"Sun over the yardarm"
This phrase is widely used, both afloat and ashore, to indicate that the time of day has been reached at which it is acceptable, variously, to have lunch or (more commonly) to have an alcoholic beverage. In modern parlance, the latter usage typically refers to early evening, but the phrase is thought originally to have referred to late morning and to the sun's ascent past a particular yard.
The actual time that the sun would pass a particular yard would depend greatly on the ship's latitude and heading, as well as the height of her masts, but the phrase seems to have originated in the north Atlantic, where, in summer, this would have typically been at about 11 a.m.. This was the time at which, by custom and rule, the first rum "tot" of the day was issued to officers and men (the officers had their tots neat, while the men had theirs diluted with water), hence its connection with taking one's first alcoholic drink of the day.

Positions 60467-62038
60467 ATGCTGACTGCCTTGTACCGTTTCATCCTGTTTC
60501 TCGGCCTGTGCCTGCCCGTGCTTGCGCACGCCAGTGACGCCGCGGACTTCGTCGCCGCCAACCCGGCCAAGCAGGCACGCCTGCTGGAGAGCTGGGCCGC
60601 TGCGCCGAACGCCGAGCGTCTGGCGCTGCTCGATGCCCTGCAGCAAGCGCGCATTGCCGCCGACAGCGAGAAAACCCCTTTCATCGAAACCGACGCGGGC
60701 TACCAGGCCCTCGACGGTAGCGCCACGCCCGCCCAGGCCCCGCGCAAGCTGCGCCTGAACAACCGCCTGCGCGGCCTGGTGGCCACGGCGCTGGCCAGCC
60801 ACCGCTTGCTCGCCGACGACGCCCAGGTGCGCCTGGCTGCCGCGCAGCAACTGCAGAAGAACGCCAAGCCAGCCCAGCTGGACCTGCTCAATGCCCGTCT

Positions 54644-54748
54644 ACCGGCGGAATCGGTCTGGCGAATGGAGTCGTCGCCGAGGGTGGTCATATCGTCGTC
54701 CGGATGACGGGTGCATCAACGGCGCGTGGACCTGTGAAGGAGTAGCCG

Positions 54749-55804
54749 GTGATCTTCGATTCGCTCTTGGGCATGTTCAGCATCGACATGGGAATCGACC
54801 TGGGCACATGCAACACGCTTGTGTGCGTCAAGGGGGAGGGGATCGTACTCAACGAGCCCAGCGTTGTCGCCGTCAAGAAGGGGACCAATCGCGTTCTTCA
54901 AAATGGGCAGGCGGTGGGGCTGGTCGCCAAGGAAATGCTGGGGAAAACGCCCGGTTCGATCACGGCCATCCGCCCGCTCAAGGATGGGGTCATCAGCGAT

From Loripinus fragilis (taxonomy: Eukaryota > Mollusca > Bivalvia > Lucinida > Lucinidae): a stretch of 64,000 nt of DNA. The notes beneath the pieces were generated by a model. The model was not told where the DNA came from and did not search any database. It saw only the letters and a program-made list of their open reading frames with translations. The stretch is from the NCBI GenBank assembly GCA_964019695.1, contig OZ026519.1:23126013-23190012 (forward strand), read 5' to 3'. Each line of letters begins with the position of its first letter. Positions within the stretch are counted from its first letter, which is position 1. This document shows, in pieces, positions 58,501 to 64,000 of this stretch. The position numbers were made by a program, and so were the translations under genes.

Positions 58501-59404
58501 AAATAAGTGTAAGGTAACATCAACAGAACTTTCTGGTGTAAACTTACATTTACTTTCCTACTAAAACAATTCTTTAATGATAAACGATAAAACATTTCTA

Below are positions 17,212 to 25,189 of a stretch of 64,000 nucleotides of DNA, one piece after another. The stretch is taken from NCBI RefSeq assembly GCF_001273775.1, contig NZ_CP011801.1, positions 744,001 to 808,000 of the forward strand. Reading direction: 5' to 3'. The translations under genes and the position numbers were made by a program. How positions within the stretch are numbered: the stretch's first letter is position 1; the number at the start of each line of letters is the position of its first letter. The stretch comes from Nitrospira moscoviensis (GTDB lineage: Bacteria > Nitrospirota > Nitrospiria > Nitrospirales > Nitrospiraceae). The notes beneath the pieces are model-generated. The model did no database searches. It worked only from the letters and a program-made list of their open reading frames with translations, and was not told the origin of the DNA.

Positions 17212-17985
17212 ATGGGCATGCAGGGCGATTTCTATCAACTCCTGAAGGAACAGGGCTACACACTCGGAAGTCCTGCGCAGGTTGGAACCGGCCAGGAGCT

The earliest mention of this phrase collected by the OED is in Rudyard Kipling's From Sea to Sea in 1899, where it is used as a metaphor referring to drinking habits.
Από την ταινία Rocknrolla του Γκάι Ρίτσι. Μπερδεύτηκαν οι «πειρατές» και το άκουσαν λάθος.
Σύγκρουση ιδεών, όχι βία και μισαλλοδοξία: δεν οδηγούν πουθενά. (Λεωνίδας Κύρκος)
ΕΝΑ ΝΗΜΑ ΤΗΝ ΗΜΕΡΑ ΤΗΝ ΑΝΙΑ ΚΑΝΕΙ ΠΕΡΑ. Staying hungry, staying foolish. Το διαδίκτυο βλάπτει όταν δεν σκέφτεσαι.